The final sign that your cat is protecting you is when they give up on trying to scare off the threat and attack. Your cat may use their paws to swat or bat at the enemy. They may even scratch or bite like this cat did when a burglar tried to enter his home. Cats typically try to avoid conflict, but they are more than capable of deploying their teeth and claws to protect themselves or you if needed.

  • Point to Consider: Cat bites and scratches are not only painful, but they also carry a high risk of infection and potentially transmissible diseases. If you find yourself the victim of redirected aggression, seek medical advice from your doctor as soon as possible.


When Protection Goes Too Far

While you may appreciate your cat’s protective behavior in the face of a break-in or other scary situation, what happens if your cat gets the wrong idea about who you need protection from?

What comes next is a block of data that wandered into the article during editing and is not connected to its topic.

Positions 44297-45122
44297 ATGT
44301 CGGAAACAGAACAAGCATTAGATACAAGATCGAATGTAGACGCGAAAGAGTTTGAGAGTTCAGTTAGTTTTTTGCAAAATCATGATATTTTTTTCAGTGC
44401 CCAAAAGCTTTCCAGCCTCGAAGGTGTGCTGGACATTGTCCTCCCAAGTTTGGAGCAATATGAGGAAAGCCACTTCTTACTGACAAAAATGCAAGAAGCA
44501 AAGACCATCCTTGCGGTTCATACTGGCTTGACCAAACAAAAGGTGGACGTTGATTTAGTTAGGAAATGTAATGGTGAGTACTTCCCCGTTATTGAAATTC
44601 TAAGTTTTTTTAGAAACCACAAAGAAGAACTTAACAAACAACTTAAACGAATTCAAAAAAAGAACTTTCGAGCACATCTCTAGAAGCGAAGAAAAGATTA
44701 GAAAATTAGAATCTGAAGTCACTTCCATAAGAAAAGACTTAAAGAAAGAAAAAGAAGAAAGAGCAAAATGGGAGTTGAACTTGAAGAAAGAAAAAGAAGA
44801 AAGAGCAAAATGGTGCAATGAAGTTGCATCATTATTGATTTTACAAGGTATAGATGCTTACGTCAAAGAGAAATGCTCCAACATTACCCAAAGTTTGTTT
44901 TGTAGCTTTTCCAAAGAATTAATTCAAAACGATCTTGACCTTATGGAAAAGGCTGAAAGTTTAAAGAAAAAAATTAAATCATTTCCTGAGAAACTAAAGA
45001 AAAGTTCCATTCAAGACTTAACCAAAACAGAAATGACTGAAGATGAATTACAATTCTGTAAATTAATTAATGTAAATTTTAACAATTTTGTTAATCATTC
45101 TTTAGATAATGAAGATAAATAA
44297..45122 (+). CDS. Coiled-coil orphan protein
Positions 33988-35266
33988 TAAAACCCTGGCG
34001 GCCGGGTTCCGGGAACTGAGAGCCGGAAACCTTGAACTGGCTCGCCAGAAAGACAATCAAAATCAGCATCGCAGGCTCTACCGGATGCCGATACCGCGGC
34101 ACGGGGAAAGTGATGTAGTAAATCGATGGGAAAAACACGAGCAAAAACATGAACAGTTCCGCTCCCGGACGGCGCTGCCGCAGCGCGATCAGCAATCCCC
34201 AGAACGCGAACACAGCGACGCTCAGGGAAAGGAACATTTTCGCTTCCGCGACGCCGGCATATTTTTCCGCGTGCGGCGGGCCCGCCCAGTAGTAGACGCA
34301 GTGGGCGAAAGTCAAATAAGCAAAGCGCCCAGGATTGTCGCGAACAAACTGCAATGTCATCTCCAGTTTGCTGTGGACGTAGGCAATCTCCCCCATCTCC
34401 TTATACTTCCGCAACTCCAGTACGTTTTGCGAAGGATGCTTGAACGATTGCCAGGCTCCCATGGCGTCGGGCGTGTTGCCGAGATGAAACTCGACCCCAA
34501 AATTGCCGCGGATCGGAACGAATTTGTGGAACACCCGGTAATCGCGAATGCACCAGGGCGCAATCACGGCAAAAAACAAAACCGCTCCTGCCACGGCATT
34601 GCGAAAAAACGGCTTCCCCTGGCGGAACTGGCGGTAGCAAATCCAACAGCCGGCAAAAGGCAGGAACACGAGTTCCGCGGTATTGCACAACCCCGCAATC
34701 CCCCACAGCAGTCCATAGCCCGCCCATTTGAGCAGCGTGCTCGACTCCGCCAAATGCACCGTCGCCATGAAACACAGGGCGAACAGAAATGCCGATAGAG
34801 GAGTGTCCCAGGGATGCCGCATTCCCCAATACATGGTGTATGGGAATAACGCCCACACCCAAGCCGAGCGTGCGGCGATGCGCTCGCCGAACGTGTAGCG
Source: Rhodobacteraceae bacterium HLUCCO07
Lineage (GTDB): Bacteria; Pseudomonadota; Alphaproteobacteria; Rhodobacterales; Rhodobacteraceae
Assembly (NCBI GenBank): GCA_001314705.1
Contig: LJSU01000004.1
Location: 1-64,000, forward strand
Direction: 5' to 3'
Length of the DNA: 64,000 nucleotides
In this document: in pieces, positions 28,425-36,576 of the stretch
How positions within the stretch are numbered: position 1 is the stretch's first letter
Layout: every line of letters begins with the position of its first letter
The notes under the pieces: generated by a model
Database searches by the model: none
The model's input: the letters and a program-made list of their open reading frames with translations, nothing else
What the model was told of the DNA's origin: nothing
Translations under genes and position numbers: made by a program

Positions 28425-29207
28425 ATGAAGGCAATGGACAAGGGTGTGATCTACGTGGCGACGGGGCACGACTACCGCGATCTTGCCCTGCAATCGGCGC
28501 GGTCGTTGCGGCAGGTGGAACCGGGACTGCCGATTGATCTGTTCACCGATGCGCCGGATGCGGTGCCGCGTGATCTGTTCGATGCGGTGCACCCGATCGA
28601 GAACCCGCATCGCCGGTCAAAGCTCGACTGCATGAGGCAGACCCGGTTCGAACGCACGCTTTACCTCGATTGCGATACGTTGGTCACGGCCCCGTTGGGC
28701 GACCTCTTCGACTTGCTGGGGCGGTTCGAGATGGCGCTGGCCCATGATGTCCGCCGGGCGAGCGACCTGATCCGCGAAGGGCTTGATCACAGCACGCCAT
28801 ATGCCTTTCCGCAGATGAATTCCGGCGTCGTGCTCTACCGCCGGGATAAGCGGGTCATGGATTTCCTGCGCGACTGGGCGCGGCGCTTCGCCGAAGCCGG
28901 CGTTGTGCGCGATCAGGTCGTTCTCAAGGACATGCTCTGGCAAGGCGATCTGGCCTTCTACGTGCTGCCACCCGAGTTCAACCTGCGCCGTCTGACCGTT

Because of their territorial nature, cats can become aggressive or protective in situations that they perceive as threatening, even if you don’t. For example, your cat may view a new pet, new roommate, or even a new baby as a threat and attempt to protect you from them.

If your cat’s aggression is directed inappropriately, it could create a dangerous and stressful situation. An estimated 27% of cats taken to animal shelters are given up because of aggressive behavior. To avoid your cat becoming a statistic, seek professional help from a cat behaviorist or veterinarian.



Dogs may be labeled “man’s best friend”, but cats are capable of forming deep bonds with people as well, despite their reputation to the contrary. In some cases, that bond could lead to your cat protecting you from harm, real or perceived. Just remember, some of these 9 signs could also be indicators of other issues, including medical conditions. Anytime you’re worried about your kitty, don’t hesitate to contact your veterinarian.

Featured Image Credit: Irina Kozorog, Shutterstock